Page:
Fringe 2.1, “A New Day in the Old Town”

In this episode: Olivia returns from WTC, but she’s missing her memory of the event; a clone assassin puts Olivia in the hospital; agent Amy Jessup stumbles onto Fringe division; Broyles defends Fringe in congressional hearings; Walter makes custard; we say goodbye to Charlie, at least for now.

For science fiction, Fringe sure feels real to me. Even though it’s a show about weird, fantastic phenomena, Fringe flavors that stuff for our current cultural moment.  Bioterrorism, bad drugs, animal experimentation, super-soldiers? These things all scare me in real life! A massive corporation with shadowy aims? We’ve got plenty of those, too. Instead of injecting strangeness into our humdrum world, Fringe finds the strangeness within and amplifies it.

Even the central premise of the show–that a slightly more sophisticated parallel universe exists, aiming to prey upon our own–reminds me of contemporary mediated life. I spend most of my time in front of fiction: reading novels and comics, watching tv, or putting in a movie. The weight of these fantasy worlds weighs upon my sense of reality. I’m seduced and threatened by these images. Sometimes it feels like the fantasy world is at war with mundane reality, and I’m in danger of giving myself over completely to it. Ostensibly, Fringe is about science run amok, but it’s also about our fantasies taking control and becoming flesh.

So part of the thrill of the show is that, despite becoming more familiar with the threat, our characters also seem to be succumbing to it. This week a soldier from that parallel universe, who (with the help of a device) can shape its body into the forms of its victims, attempts to kill Agent Dunham. It fails, but claims and replaces Charlie in the process. But Charlie’s not the only victim. All of our characters have been warped by their encounters with fringe science. Olivia has had her brain tampered with, numerous times, in a quest to develop a warring faction to the invaders. Walter’s experiments from decades earlier have created an addled man; his questionable moral choices from that period continue to haunt him. Broyles has gotten in bed (literally) with Nina Sharp, head of Massive Dynamic, a persistent source of their case files. Lastly, Peter and Broyles collaborate to save the Fringe division by giving up the cloning tech to the military, in effect putting our world on a similarly dubious path.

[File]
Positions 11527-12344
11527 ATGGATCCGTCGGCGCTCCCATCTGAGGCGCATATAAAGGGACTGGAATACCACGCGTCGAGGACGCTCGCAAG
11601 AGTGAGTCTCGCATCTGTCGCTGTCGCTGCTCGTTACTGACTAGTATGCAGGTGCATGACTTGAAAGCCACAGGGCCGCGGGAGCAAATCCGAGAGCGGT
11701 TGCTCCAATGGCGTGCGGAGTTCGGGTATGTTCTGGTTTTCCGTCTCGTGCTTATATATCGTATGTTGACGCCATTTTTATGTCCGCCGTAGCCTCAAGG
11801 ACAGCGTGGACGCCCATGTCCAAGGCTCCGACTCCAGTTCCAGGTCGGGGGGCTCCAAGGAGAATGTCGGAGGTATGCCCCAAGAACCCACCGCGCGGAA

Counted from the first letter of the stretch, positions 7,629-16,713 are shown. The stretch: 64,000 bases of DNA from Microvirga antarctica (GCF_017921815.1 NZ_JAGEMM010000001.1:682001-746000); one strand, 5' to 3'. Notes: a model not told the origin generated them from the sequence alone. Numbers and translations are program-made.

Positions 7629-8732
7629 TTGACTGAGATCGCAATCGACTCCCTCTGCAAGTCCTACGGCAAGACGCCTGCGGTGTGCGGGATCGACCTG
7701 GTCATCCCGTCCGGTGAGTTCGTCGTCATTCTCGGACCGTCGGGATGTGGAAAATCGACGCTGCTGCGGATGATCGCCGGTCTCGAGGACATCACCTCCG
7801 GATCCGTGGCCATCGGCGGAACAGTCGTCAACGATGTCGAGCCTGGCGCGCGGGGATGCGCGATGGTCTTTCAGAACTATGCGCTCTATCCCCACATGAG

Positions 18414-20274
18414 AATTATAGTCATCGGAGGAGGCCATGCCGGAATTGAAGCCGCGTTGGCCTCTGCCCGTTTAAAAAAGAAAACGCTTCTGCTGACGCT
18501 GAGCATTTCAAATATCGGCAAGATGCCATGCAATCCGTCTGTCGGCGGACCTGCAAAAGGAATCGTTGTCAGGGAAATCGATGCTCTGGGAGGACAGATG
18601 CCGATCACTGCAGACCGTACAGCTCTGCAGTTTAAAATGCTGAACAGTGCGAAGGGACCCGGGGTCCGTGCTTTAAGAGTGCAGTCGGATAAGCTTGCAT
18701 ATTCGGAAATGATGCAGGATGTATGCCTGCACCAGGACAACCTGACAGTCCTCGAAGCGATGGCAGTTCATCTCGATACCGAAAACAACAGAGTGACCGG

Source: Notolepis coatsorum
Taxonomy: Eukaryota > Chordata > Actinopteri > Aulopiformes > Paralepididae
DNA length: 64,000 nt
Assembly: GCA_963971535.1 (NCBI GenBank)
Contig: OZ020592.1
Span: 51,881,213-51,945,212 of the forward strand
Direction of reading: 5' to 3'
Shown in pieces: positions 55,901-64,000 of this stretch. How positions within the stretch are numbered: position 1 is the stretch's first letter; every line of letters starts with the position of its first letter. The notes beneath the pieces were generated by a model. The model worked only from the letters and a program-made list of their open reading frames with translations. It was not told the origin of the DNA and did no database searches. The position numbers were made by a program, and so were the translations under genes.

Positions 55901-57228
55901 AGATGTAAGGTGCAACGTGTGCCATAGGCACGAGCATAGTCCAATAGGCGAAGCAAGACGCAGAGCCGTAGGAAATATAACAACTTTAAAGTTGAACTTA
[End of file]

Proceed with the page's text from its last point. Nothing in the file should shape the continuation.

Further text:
Stuff I couldn’t mold into coherence:

  • This episode throws in a few more scraps about the organization attacking our heroes. The clone soldier communicates with his superiors using a typewriter and a carefully positioned mirror. We understand that these communication hubs have been set up all over the place, but that they’re infrequently used.
  • Agent Amy Jessup mainly served to introduce new viewers to the way the show works, but Fringe is clearly not done with her yet. She seems like an intensive reader (Shakespeare and The Bible), which is already proving valuable. I’m kind of surprised I didn’t think of Revelation before her discovery of . . .well, let’s call it the new Pattern. But I doubt she’s long for this world.
  • Charlie’s gone . . . for now. Not only do we have the prospect of this clone Charlie wreaking havoc, but actor Kirk Acevedo can also return as the Charlie from another dimension.
  • What are we supposed to make of the enemy’s consistent repurposing of warehouses, storage units, and other industrial detritus?
  • Once again the show effortlessly shuttles between Boston and New York. This is the first tv show whose setting could accurately be described as “the megalopolis”.
  • I loved it when a member of the congressional committee referred to the Fringe Division’s “old X-designation”
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